One exercise that we teach women early on in the group is mindfulness of breath. It involves guiding women to notice the breath, including the individual sensations that make up the in-breath and out-breath. They are guided to pay attention to where in the body they feel sensations associated with breathing, such as at the belly, the chest, and the nose. They might also be guided to observe sounds associated with breathing, and any smells. An exercise like this in our group will continue for about 20 minutes, allowing women to experience what happens when their mind gets pulled into different directions, such as distractions or thoughts. They then practice what it feels like to notice their attention being pulled away, and then re-directing it back to the sensations associated with breathing.
We have exercises like this that focus on eating, body sensations, sounds, and thoughts. We also teach them mindful movement exercises such as gentle stretching and mindful walking, that they are encouraged to use in their daily life.
In your book, you describe a phenomenon known as spectatoring—that is, watching and judging yourself during sex, rather than fully immersing yourself in the experience—and how it can seriously diminish sexual pleasure. What’s one simple thing women can do to stop spectatoring and start enjoying?
I often encourage women to really pay attention to the points of contact between their body and their partner’s body during sexual activity. Surprisingly, women tell us that they often do not notice what it feels like to make contact with a partner! I ask them to notice the temperature, softness of the skin, pressure, tingling, vibrations, etc. of those places where their body meets their partner’s body. They can also open their eyes during sex to re-ground them into the here and now, and not lost in a myriad of judgmental thoughts.
What are some simple, easy ways that women can use mindfulness to reduce that stress and improve their relationships?
There is no short-changing the importance of the formal “on the pillow” practice. For women who are entirely new to mindfulness or meditation, I often recommend taking an 8-week mindfulness-based program at a local community centre or meditation/Dharma centre. There are also some excellent Apps intended to introduce people to mindfulness and link listeners to a new guided audio meditation each day. With some practice, people can lead their own meditation without the use of a teacher or audio file. In addition to the formal practice, I recommend choosing at least 3 activities each day that one will engage in mindfully. This might include the first 10 minutes of your dinner; waiting in line at the grocery store; or walking from the parkade to your place of work. You can also practice bringing mindfulness into your conversations—in addition to listening to the words spoken by the other person, really tune into what you see and feel in your body, and notice your breath, moment by moment. My belief is that it is this combination of formal practice as well as informal, or life activities, practices, that will position someone well for bringing mindfulness into sex.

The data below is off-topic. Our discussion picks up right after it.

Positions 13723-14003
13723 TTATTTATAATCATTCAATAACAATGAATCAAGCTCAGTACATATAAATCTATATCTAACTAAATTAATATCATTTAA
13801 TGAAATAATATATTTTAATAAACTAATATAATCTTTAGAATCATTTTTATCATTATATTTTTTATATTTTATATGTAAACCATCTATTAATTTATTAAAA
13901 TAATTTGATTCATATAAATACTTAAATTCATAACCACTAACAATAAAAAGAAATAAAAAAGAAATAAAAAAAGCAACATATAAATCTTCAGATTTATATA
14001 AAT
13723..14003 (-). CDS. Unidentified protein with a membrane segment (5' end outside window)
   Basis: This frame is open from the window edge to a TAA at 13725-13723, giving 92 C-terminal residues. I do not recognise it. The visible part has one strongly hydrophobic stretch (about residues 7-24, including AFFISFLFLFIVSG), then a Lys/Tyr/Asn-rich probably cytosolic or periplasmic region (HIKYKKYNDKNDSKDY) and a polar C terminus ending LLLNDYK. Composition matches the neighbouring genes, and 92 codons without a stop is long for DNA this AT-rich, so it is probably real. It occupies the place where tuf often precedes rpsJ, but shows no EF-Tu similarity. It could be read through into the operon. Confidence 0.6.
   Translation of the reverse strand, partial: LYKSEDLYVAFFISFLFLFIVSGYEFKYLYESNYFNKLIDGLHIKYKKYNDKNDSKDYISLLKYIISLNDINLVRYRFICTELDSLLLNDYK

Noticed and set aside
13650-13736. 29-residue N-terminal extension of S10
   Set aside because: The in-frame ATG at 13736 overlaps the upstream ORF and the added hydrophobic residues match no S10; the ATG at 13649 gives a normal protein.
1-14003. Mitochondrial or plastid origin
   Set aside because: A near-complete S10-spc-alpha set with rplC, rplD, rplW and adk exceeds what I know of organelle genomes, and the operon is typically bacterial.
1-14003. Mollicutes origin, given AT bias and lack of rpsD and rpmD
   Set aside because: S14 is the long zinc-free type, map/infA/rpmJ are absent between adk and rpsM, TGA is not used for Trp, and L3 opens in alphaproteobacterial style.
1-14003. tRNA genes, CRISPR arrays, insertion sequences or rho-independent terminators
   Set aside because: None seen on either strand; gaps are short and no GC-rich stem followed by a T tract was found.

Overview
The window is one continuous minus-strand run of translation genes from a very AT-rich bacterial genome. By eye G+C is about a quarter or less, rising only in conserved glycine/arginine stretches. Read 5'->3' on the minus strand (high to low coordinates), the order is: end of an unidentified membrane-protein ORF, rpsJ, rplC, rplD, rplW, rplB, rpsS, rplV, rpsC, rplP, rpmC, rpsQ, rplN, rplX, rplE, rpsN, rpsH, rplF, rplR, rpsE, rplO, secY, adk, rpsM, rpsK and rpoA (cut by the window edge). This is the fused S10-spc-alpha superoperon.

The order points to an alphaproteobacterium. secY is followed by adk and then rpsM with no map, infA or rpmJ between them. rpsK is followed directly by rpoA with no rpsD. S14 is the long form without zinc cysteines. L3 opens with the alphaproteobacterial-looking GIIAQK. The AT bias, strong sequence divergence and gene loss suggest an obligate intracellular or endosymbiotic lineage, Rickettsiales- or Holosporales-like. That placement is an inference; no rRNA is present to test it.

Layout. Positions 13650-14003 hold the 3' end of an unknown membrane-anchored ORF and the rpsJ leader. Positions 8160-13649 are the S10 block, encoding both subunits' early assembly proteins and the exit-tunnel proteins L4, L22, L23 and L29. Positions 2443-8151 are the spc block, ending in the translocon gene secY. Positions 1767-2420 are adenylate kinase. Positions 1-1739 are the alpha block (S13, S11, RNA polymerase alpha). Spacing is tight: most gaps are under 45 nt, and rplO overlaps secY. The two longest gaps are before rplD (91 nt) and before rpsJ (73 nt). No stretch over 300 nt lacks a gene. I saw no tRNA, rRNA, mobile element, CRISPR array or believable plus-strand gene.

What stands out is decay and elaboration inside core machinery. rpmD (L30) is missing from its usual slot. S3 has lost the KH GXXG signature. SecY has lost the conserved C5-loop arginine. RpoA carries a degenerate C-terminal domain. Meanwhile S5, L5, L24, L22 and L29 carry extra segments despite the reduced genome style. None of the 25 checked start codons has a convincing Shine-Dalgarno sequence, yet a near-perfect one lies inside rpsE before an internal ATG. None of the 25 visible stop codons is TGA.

What’s the most common sexual myth you encounter in your practice?
Sex should be natural! This leads women to believe that their body should simply know what to do and respond automatically to sexual touch. This is not typically the case, given that sex truly requires the brain and the body to be in close communication with one another, so that if the mind is preoccupied elsewhere, simply stimulating the body is not likely to elicit a sexual response.
What can a woman’s partner can do to assist her in remaining mindful, less self-critical and more content during sex?
Sensate focus is a couples exercise developed by Masters and Johnson in the 1950s that remains a staple in the toolboxes of most sex therapists today. Sensate focus is intended to reduce anxiety, improve communication about touch between partners, and bring the focus of attention into the here and now, and away from worrying about the anticipated disastrous outcome.
1.) In the first 15 minutes, the couple take time to prepare their space, including removing all phones and other distracting objects. They may also wish to shower or bathe and adjust the room temperature and lighting.
2.) In the second 15 minutes, person A touches person B from head to toes, excluding the breasts and genitals, and says nothing. Person B provides some gentle feedback about the touch, both verbally and non-verbally.
3.) In the third 15 minutes, the two partners change roles, and again the goal is to tune in and relax and provide feedback. The goal is not to produce sexual arousal, and it most definitely is not to substitute as foreplay.
4.) In the final 15 minutes, the partners end the touching, and spend some time talking about how it was for them. What did they notice? What was difficult? Often sensate focus is recommended to be repeated on a weekly basis, with progressively introducing breast and genital touch again as the couple’s learning continues.
Our experience with mindfulness is that it certainly improves a partner’s comfort with providing feedback to the other partner about the kinds of touches they like. By remaining in the present moment, they are less likely to engage in “spectatoring”, a term that Masters and Johnson coined that refers to watching oneself from a distance. Although Masters and Johnson never described it as a mindful exercises, to my mind it is the most powerful couples-based mindfulness exercise available.
Finally, what’s the most important thing you hope readers take away from your book?
Many people believe that sexual desire and passion are not features of a long-term relationship, or that you cannot re-acquire the sexual interest that you felt in the early stages of a relationship. While this may be true for some couples, there is also evidence that sexual desire can be cultivated. And paying attention with mindfulness is one way to boost sexual desire, even in long-term relationships. What is also important is that achieving mindfulness does not require expensive and potentially dangerous medications or ointments, but rather, takes advantage of a skill that everyone already possesses: that of being present.
For More Information on improving your sex life, please check out Dr. Lorri Brotto’s book, Better Sex Through Mindfulness: How Women Can Cultivate Desire. Click the Image below to see it on Amazon!